Abstract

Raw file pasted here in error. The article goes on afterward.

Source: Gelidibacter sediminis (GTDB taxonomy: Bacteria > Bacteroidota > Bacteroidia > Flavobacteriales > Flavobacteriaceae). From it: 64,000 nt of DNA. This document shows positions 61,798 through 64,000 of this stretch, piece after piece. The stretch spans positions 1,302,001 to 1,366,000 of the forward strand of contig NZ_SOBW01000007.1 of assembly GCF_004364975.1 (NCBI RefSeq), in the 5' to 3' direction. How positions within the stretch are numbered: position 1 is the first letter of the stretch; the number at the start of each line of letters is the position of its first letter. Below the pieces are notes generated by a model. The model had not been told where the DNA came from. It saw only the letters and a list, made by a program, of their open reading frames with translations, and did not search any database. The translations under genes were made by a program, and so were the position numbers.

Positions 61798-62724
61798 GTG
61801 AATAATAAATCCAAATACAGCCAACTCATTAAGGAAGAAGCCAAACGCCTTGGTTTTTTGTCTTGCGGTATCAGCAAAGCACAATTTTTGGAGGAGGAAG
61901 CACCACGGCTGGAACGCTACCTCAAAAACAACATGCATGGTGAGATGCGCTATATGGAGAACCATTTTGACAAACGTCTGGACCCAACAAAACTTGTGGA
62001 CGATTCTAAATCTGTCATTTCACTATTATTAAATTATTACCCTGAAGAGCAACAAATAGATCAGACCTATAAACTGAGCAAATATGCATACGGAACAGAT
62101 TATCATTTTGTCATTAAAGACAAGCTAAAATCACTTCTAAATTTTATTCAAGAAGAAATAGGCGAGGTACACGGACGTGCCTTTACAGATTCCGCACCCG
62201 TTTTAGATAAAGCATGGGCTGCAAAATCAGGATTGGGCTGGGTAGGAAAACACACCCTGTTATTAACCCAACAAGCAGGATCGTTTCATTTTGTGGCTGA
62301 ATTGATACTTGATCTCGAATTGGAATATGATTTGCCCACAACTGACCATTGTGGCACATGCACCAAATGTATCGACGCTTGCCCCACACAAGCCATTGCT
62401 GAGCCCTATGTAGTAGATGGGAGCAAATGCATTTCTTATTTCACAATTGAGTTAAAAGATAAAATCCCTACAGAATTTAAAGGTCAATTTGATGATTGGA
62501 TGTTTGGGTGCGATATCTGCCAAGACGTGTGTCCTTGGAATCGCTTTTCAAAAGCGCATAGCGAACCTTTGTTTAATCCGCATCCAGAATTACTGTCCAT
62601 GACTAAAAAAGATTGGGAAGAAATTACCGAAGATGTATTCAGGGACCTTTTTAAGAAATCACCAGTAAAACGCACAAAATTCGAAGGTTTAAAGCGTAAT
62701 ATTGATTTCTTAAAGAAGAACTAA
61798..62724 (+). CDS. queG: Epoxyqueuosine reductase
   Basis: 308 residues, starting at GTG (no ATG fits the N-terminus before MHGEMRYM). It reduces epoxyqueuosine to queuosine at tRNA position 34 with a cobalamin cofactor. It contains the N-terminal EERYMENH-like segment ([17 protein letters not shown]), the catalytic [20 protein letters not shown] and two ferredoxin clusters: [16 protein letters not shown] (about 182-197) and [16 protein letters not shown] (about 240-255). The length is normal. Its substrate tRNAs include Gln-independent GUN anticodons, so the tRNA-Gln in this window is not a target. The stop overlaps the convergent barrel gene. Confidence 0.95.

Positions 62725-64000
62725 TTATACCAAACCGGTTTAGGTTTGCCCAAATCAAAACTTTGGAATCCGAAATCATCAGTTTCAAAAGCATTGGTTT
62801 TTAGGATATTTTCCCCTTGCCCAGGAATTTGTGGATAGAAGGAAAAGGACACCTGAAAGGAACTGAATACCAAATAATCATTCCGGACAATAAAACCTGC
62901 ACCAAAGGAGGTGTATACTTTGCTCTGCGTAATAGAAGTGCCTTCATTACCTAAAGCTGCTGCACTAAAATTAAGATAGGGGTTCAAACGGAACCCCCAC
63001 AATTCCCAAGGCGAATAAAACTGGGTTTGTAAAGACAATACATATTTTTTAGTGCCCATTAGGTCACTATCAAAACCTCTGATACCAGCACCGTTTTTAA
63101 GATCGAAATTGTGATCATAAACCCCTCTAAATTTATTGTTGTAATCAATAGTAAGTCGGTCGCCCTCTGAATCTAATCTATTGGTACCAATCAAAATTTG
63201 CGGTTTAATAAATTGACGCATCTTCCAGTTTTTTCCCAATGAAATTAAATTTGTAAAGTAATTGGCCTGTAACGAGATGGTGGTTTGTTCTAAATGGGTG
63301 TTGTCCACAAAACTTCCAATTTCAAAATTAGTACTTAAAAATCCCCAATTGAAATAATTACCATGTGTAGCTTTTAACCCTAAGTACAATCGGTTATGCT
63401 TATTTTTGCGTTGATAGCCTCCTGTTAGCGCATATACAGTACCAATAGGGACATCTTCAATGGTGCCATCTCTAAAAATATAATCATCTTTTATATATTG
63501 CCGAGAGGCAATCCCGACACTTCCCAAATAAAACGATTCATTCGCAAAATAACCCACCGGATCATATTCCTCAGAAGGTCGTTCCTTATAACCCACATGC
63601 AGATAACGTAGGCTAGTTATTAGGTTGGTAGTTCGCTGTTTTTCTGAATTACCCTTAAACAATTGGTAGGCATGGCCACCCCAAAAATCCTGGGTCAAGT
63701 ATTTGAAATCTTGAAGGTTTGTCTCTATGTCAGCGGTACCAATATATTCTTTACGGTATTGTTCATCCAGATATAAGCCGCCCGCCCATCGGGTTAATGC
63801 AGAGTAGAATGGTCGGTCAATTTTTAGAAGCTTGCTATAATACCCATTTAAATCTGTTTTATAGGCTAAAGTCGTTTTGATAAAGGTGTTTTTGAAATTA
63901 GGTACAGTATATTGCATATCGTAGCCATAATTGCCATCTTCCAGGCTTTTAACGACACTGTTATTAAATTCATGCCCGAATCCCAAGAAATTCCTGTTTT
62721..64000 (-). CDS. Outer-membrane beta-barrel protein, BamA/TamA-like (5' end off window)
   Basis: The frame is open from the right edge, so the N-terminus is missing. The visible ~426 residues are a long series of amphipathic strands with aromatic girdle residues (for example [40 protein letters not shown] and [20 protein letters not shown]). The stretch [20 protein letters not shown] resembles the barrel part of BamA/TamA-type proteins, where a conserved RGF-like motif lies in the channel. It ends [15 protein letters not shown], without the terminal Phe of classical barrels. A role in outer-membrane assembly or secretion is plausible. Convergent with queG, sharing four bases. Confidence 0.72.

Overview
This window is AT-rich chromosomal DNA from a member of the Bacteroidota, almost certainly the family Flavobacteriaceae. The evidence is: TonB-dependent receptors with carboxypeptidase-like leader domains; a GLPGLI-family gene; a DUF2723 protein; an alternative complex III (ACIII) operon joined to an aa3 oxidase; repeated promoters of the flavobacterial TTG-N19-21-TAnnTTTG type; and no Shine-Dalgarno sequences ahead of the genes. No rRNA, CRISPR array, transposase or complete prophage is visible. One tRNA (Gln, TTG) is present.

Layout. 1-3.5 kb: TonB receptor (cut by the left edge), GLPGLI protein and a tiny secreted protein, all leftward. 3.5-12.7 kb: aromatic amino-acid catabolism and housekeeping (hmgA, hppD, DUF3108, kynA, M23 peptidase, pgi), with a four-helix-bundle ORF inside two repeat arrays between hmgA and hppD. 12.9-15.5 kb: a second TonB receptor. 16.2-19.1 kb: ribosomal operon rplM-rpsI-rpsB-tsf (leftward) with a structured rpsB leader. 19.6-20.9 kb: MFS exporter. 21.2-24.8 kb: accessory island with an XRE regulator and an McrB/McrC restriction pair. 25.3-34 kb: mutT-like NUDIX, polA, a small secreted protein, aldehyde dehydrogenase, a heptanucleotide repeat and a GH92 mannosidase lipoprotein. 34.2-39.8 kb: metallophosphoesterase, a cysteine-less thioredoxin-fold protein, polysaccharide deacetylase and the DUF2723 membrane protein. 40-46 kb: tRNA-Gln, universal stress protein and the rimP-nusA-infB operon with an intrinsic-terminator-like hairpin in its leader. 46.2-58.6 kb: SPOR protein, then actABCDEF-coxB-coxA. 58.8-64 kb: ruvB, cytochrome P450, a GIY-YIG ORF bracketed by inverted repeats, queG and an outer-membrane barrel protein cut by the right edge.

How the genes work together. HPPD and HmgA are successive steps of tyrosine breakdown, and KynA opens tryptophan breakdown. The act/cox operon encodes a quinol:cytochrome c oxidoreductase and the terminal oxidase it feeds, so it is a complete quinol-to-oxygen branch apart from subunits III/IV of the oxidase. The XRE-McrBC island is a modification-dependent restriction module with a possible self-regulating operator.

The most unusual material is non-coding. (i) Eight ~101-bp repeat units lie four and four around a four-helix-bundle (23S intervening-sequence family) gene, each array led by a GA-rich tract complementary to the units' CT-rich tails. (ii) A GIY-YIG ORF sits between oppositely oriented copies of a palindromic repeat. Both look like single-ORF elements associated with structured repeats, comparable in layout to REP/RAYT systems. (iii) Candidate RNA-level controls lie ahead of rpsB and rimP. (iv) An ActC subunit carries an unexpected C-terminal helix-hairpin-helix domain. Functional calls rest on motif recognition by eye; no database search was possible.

Although scholars have focused on the racial politics of popular and Olympic sports (particularly in the US context), few have addressed issues of race in action sports like skateboarding. Those who do consider race in elite skateboarding broadly frame skaters of color (SOC) as “tokens” with little to no agency. Furthermore, the scholarly literature theorizes skateboarding culture as a space of whiteness, with a limited capacity to act as a contested site of racial politics and fails to include and consider the voices and experiences of elite SOC. This article's interviews with SOC offer firsthand accounts and analysis of the racial politics encountered by elite SOC from the 2020–2021 US Olympic team ahead of skateboarding's Olympic debut in Tokyo. Informed by the activism of critical race theory (CRT), this article gives voice to the previously voiceless. Privileging the stories of elite SOC at the formation or nexus of Olympic skateboarding, the Black Lives Matter Movement (BLM), and rising Asian American Pacific Islander (AAPI) violence, this research clarifies how elite US Olympic SOC contest racism and stereotypes while navigating “otherness” and “double consciousness” in their role as historic spokespeople for skateboarding, their families, and US communities of color.

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